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Warhammer’s Kislev army protects the world from Chaos with lots and lots of bears

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Many mortal races would have you believe that they single handedly hold back the endless tide of Chaos. And, in the case of Kislev, that might actually be true. 

Kislev is the most northerly civilised nation in the Old World, and the bulwark against the dark forces which occupy the Northern Wastes. Without them, Chaos-worshipping tribes and countless monstrosities would have free passage into the Empire. In that respect, Kislev is like the bouncer manning the door to civilisation—but instead of turning away lads wearing trainers, they violently repel anything with tentacles. 

Because of this, Kislevites are stern, unflinching people. They brook no dissent or subterfuge. Its Tsars and Tsarinas rule with icy, totalitarian will because they have to: one loose brick and the Kislevite wall that protects humanity will come crumbling down. Every member of society, from lowly farmers to bear-riding boyars, is ready to take up arms against the Ruinous Powers. Even nature itself rebels against the malign influence of Chaos, with snow leopards and giant elemental bears roaring into battle alongside Kislev’s forces.

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Faith binds Kislev together. Its cults and religions are united under The Great Orthodoxy, founded by Tzar Boris Bokha. This is a centralised, unifying religious movement intended to codify the Kislevite faith. The Cults dedicated to Kislev’s gods remain active, but only with the oversight of the Orthodoxy. Chief among these is the Cult of Ursun, the Great Bear and patron god of Kislev. And at the head of the Ursunite Cult is Supreme Patriarch Kostaltyn—a wild-eyed and wailing demagogue whose zealotry makes him impossible to kill.  

Unlike the Empire, Kislev doesn’t have colleges of magic. Its sorcery instead comes from the Ice Court—a group of powerful Ice Witches within the Royal Palace that acts as a separate political body, and more. Here, the noble daughters of Kislev prepared for a life of conflict and command. Those yet to complete their training are known as Frost Maidens. Eventually they’ll become Ice Witches, able to harness the raw, murderous power of the cold as a weapon.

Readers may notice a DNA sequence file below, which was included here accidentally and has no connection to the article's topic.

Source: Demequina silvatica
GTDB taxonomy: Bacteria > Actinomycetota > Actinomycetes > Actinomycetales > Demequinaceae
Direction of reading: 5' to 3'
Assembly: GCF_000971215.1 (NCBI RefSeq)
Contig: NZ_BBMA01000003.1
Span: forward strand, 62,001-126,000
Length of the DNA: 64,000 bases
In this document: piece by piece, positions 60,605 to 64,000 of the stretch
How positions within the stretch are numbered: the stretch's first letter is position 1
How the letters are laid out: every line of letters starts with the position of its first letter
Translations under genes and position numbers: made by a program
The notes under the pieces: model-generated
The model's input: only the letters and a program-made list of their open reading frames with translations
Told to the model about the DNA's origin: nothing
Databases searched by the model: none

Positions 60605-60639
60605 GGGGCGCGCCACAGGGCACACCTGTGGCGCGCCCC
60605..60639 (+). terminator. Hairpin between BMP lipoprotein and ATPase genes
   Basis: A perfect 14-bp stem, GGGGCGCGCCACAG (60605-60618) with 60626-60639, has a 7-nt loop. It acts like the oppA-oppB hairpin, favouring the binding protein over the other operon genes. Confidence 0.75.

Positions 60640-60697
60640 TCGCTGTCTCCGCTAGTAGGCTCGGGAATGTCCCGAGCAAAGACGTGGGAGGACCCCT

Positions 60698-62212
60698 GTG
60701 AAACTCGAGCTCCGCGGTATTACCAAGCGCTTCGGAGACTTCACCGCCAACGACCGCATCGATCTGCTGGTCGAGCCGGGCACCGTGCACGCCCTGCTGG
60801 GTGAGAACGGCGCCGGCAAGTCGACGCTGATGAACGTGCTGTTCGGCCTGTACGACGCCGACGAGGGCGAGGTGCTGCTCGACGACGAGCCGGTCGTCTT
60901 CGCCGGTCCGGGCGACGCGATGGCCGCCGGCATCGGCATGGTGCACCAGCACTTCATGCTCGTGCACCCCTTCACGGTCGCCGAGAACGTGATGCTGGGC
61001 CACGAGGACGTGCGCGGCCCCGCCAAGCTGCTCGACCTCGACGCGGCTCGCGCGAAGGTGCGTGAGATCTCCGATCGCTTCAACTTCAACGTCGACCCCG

On the battlefield, Kislev is a versatile army built to withstand dark forces. It boasts elite cavalry units, resolute infantry, and enough bears to populate an endless number of violent picnics. Boyars and Ice Witches lead the forces, the latter with a selection of vicious spells that can freeze the ground beneath an enemy’s feel and encase allies within protective barriers. 

Kossars are the foundation of Kislev’s army—grizzled fighters, most of whom are the same foresters and trappers who supply the nation’s great cities. Their traditional weapons, the bow and the axe, symbolise the hunter and the woodsman respectively. They’re lightly armoured, cheap to recruit, and, like all Kislevites, hold their nerve in all but the most dire circumstances.

Kislev’s versatility is reflected in its hybrid units: Streltsi come equipped with rifles that double up as greataxes, capable of finishing off any units who actually reach them, reminding us there’s something lovely about a gun that’s dangerous at both ends. And Ice Maidens are the elite warriors of the Ice Court who can slow opponents with magic-imbued bows and even specialise to take on monstrous units. 

The Oblast, a bleak wilderness where a sturdy steed is literally the difference between life and death, makes up most of Kislev. And that’s perhaps why Kislev is famous for its mounted units. Winged Lancers and The Gryphon Legion are the sort of horsemen that would even give a Bretonnian self-esteem issues. And War Bear riders can back up their fearsome charge with increased longevity in the melee. Because they’re literally riding bears. 

Kislev isn’t known for its artillery, and, in fact, Kislevite nobles were expressly forbidden from maintaining cannons in the past. During the reign of Tzar Alexis a dozen new guns were commissioned, but, over time, most have been lost. The few that remain do pack an impressive punch, and, as you might expect, they also come equipped with bears—enough to discourage all but the most dedicated skirmishers. And if that’s not enough bears—and it’s not, because there’s no such thing—the army is also capable of fielding Elemental Bears: colossal, magical creatures that represent nature at its most brutal and unrelenting, able to smash down enemy gates and even hold their own against the Greater Daemons of Chaos. 

It’s a force that embodies Kislev’s grim, unyielding refusal to crumble in the face of isolation, atrocious climate, and the worst next-door-neighbours the Warhammer world has to offer. If you want an army that doesn’t just laugh at hardship so much as charge directly at it on a 1000lb apex predator, then Kislev has a saddled bear with your name on it.

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